I still expect Asik will be traded to the Pelicans (though I wouldn’t be shocked if the deal falls apart). It will just be a little more complicated now.
However, I’m not sure those complications will be sorted out before Parsons’ deadline or before New Orleans’ top MLE target signs elsewhere.
The Los Angeles Lakers are having a pretty good January.
Still, I’m not sure they’re having as good a time as the guy who won $100,000 by banking in a halfcourt shot on Sunday.
The fan’s name is apparently Suni Strong, and he’s from Palmdale. He played high school basketball, works at Space-X, and was on a canceled A&E show about bounty hunting.
Via OC Register:
“When I first walked in I said have my check ready,” he said. “I knew I was going to make it. I had to.”
Asked if he called “bank,” Strong replied, “Why would I do that? I called money.”
That’s some serious scratch.
Spencer Dinwiddie was once a member of the Detroit Pistons. They traded him to the Chicago Bulls back in 2016 for Cameron Bairstow, and the Bulls promptly waived him less than a month later. That same day, Bairstow was waived by the Pistons.
On Sunday, Dinwiddie got his revenge on Detroit by ending their matinee matchup with a step-through jumper that two Pistons failed to defend.
The play came with 4.7 seconds left and the Brooklyn Nets trailing, 100-99. Dinwiddie ran across the far side of the floor to receive the ball from the sideline, then to the near elbow before putting on a series of moves to get his shot off.
The play gave Detroit just 0.09 seconds left, and they couldn’t get an attempt off.
Brooklyn beat the Pistons, 101-100.
Meanwhile, Dinwiddie continues to have the best season of his career. He’s averaging 13.2 points, 6.5 assists, and 3.3 rebounds per-game, all career-highs. He’s also boosted his VORP to 1.1, another personal best.
Enes Kanter likes to inject himself in situations he doesn’t belong in.
Some previous comments from LeBron riled up members of the Knicks organization, and there’s been animosity between the two sides ever since.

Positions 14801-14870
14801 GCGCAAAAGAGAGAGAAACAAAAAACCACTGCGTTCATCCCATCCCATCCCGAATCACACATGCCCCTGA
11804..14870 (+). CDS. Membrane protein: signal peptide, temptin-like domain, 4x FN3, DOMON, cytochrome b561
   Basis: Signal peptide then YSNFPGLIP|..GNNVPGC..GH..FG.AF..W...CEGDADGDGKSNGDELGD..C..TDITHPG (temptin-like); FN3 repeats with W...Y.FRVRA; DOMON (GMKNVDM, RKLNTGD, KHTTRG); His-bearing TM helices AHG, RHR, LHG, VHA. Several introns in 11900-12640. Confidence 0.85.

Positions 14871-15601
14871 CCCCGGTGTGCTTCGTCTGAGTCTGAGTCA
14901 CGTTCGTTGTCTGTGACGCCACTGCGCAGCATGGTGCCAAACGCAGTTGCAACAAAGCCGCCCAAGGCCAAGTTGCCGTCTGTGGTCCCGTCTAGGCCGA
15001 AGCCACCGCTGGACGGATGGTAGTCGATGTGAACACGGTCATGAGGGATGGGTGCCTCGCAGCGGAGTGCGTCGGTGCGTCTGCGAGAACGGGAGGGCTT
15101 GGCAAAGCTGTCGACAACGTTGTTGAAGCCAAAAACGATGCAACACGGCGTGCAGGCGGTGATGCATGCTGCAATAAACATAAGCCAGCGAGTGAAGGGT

So it wasn’t too much of a surprise when Kanter had something to say on Twitter about his former team, the Oklahoma City Thunder, dropping 148 points during a win over the Cleveland Cavaliers on Saturday. Heck, even former Cavaliers coach David Blatt jumped in on that one, albeit immediately before his own team got 151 scored on them.
Kanter took to Twitter, using LeBron’s own catchphrase against him:
Of course, that’s probably not the best idea. Kanter is a role player and LeBron is one of the best who ever played. Even if the Cavaliers are stinking it up lately, you can’t go after the King like that. You just might miss.
“One texted [teammate] me just to say — I’m not going to say who — but he texted me ‘You’re about to get 50 dropped on you, boy.'” Kanter said before Sunday’s matinee against the Los Angeles Lakers. “I responded something back, but I’m not going to say what it is.”
Kanter added that he’s just “having fun” and wanting to put “a smile on people’s face” with his constant prodding.
We’ll see if he ends up smiling the next time Cleveland and New York meet on April 9 at MSG.
David Blatt, perhaps sensing his time to pounce as rumors swirl around Tyronn Lue’s departure, decided to troll the Cleveland Cavaliers on Sunday. It did not go so well.
Blatt, who was fired from the head coaching spot in Cleveland in 2015, now heads Darüşşafaka S.K. in the Turkish Super League.
Blatt was also coaching Team Europe vs. Team Asia in the Turkish BSL All-Star Game on Sunday. During the game Blatt joked during a TV interview that he was just hoping his team didn’t give up as many points as the Cavaliers did to the Oklahoma City Thunder on Saturday. That game ended with a score of 148-124.
So what happened to Blatt’s Team Europe in the All-Star Game?
According to Erik Gundersen over at LeBron Wire, Team Europe promptly got rolled on with a tally of … 151 points.
The final total in the Turkish All-Star matchup was 151-142 in favor of Team Asia.